How many family businesses can you name that have been around for many generations? Have you ever wondered what they have in common? Most businesses that continue to prosper as they pass from generation to generation have a common denominator - a business succession plan.
Regardless of what you may have heard, recent estate tax law changes haven't made business succession planning obsolete.
A succession plan allows your business to continue if you leave the business for any reason: your retirement, disability, death, or just your decision to move on.
Here are some basic steps you should take to help ensure the survival of your business.
- Determine who will succeed you. Will it be family members, your business partners, your employees, or an outside buyer? Each choice requires a different plan. For example, if you are not the sole business owner, a buy-sell agreement may allow a smooth transition when a co-owner leaves.
- Prepare a timeline. Barring death or disability, when and how do you plan to exit the business? Well in advance of your planned departure, equip your successors with the skills and experience necessary to take over.
- Maintain complete and accurate financial records. Your company's financial history is essential to preparing a fair business valuation. An accurate valuation is important for several reasons. First, you deserve a fair price for your business. Second, a buyer and his creditors will want evidence that the purchase price is fair. Finally, your company's valuation may have to withstand IRS scrutiny.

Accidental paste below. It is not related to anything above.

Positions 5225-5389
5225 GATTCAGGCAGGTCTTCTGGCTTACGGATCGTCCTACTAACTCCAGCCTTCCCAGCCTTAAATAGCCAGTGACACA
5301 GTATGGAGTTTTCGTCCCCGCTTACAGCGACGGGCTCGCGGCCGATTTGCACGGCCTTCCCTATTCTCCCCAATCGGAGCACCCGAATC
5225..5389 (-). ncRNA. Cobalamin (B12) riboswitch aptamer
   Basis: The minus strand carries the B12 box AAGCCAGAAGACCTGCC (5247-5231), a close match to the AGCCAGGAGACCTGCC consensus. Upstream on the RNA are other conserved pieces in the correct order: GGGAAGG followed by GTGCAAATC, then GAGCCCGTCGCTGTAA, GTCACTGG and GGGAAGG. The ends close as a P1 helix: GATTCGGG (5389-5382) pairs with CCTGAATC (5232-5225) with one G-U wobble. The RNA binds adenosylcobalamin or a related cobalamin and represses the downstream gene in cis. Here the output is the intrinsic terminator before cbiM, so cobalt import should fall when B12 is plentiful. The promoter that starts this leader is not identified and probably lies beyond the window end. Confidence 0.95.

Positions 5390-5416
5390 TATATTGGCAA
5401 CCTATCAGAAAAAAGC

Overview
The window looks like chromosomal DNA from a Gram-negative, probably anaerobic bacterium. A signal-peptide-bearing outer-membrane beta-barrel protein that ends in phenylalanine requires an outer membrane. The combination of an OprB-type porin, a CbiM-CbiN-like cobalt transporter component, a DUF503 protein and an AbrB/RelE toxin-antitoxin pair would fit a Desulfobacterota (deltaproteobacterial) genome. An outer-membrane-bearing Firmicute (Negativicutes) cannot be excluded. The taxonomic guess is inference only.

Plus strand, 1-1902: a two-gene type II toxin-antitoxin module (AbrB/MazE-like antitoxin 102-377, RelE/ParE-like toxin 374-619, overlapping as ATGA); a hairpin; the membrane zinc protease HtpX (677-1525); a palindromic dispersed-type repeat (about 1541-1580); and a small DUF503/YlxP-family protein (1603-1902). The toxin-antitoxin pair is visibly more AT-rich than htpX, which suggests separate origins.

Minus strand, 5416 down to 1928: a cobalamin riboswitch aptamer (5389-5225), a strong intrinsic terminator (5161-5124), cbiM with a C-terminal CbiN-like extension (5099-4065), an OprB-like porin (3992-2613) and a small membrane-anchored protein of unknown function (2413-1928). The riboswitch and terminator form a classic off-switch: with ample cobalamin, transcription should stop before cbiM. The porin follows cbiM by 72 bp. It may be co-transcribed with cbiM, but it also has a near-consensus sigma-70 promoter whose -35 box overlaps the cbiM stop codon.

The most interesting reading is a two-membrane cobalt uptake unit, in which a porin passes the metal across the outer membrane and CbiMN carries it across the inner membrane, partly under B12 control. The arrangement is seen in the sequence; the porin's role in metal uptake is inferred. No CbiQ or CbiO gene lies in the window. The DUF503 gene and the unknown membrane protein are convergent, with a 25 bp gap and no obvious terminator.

- Create a financing plan. Your plan might include life and disability insurance, an employee stock ownership plan, or a stock redemption plan. Whatever your plan, it should take your future financial needs into account and provide a method for your successors to meet those needs.
- Surround yourself with a team of advisors. Your accountant, your attorney, your banker, and your insurance agent can each have an important role to play in completing your plan.
Business succession is a process, not an event. Failure to plan for an orderly transition can result in financial losses or even the loss of your business. A well-designed plan, on the other hand, can protect your family, your employees, your co-owners, and your customers.